report on Widening Access in Higher Education in January 2003, also emphasized the
need for raising the academic attainment of underserved student population,
increasing the aspiration of students from these groups and influencing and
broadening university admissions to include an expanded notion of merit.

We should not forget that the continuance of affirmative action in higher education in the
USA is not only in the interest of the students and faculty but also in the wider interests of
business and society. That is why it has the tacit approval of the political elite in the
government and judiciary. It amounts to silent remixing of the mixed economy (Gupta,
2000). Not only academia but also the political elite in the USA understand very well that
without affirmative action in higher education, the country cannot compete in an
increasingly globalized and multicultural world dominated by non-whites. The US
leadership has to deal not only with the minorities and ethnic groups within the country

10
but also across its borders. They cannot win the trust and legitimacy of non-whites if
whites monopolize the highest and most crucial positions in the USA and abroad.

Why Affirmative Action?

The biggest problem of the 21st century is rapidly expanding diversity, along with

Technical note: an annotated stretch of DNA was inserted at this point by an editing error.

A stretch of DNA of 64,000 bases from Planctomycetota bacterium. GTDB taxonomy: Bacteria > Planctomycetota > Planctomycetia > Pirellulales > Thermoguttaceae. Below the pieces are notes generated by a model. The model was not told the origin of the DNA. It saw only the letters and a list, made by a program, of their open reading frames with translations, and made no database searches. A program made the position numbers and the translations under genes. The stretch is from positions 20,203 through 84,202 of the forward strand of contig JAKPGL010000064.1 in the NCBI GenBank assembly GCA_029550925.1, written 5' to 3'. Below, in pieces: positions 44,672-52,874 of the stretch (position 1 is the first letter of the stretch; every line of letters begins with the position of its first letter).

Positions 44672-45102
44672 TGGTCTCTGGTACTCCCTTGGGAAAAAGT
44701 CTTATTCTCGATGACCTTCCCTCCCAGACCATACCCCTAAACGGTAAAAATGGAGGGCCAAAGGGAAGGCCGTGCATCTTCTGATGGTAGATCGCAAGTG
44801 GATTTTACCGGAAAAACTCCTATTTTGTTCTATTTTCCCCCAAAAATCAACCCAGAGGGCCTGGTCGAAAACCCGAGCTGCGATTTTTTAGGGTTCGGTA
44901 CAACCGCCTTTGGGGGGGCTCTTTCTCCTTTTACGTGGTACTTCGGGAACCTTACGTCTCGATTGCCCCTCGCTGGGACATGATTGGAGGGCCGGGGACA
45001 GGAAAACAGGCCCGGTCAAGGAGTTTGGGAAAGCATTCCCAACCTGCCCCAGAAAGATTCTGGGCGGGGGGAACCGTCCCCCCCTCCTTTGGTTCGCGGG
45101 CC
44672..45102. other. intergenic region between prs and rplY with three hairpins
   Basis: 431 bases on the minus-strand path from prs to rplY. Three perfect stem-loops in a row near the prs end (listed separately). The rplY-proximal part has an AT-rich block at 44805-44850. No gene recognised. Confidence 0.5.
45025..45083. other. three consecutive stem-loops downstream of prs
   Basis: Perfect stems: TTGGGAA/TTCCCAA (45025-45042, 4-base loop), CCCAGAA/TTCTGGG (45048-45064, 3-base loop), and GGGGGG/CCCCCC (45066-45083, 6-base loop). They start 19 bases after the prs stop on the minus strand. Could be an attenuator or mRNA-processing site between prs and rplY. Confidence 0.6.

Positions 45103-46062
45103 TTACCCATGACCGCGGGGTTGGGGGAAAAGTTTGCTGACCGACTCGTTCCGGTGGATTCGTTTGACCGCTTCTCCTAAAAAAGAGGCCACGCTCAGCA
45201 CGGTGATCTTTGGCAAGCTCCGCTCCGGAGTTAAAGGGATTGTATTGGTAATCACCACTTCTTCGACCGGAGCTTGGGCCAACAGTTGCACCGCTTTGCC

stubbornly persistent inequities in terms of status and power based upon caste, race,
ethnicity, class, language, citizenship or region. Though the economic integration and
breath-taking innovations in information technology and communication have
compressed the economic and learning space to some extent, they also have enhanced the
competition for wealth and power between the haves and have-nots, putting greater
pressures on higher education, both public and private, to deliver the goods by preparing
the ever-growing number of students not only for long-term employability and life but
also directly for immediate market needs and a seamless path to work. The universities
and colleges are under tremendous pressures from the students, faculty and
administration and others to transform themselves from elitist institutions to mass-
oriented in the shortest period of time.

Universities around the globe are required to play an increasingly vital role in bridging
the gaps between the students coming from diverse socio-cultural, economic and regional
backgrounds through student and faculty exchange programs and internationalization of
the curricula to serve global markets and world society. They play a critical role in the
harnessing of human resources through the personal development on the part of the